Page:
Hyperbolic phonon polariton and elliptical phonon polariton propagation on α-MoO3 film.
Figure 3. Hyperbolic phonon polariton and elliptical phonon polariton propagation on α-MoO3 film. (a) AFM of an antenna placed on the α-MoO3 film. (b) Real frequency measurements of hyperbolic polariton in different real frequencies. (c) Complex frequency measurement provides an ultra-long distance propagation behavior. (d) AFM of two different spaced gold antennas. (e) The amplitude and real part of the measurements at real frequency f=990cm-1. (f) The amplitude and real part of measurements at complex frequency f=(990-2i)cm-1. (Figures adapted from Nature Materials, 2024,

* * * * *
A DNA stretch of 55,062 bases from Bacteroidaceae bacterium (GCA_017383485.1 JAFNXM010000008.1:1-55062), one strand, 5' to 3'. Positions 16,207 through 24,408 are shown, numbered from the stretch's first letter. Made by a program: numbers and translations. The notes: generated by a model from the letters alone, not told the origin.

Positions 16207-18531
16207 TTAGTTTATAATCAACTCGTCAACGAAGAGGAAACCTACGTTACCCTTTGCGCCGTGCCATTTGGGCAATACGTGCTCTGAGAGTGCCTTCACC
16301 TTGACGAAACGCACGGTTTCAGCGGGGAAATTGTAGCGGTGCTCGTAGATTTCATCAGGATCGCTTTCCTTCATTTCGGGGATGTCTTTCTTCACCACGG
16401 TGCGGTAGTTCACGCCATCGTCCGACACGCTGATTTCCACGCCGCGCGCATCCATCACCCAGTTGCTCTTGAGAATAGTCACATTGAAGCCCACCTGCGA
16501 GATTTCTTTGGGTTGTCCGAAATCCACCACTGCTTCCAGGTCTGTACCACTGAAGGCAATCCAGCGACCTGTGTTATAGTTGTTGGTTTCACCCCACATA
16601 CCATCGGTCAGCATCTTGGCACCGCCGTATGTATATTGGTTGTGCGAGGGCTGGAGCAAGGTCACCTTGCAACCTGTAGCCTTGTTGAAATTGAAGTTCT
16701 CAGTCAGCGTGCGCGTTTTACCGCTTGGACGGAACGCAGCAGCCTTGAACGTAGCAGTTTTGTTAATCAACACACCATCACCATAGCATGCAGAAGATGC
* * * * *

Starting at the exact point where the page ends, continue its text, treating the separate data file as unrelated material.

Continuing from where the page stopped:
Just like when you are cooking and need a specific ingredient that is hard to find, the researchers used a similar idea. They broke down the complex frequency waves into simpler components, like using substitute ingredients in a recipe. Each component represented a different aspect of the wave. It is like creating a delicious dish by using substitute ingredients to get the desired flavour. By measuring these components at different frequencies and combining the data, they reconstructed the behaviour of the system illuminated by the complex frequency wave. This helped them understand and compensate for the energy loss. This approach greatly simplifies the practical implementation of CFWs in different applications, including polariton propagation and superimaging. By conducting optical measurements at different real frequencies with a fixed interval, it becomes feasible to construct the optical response of the system at a complex frequency. This is achieved by mathematically combining the optical responses obtained at different real frequencies.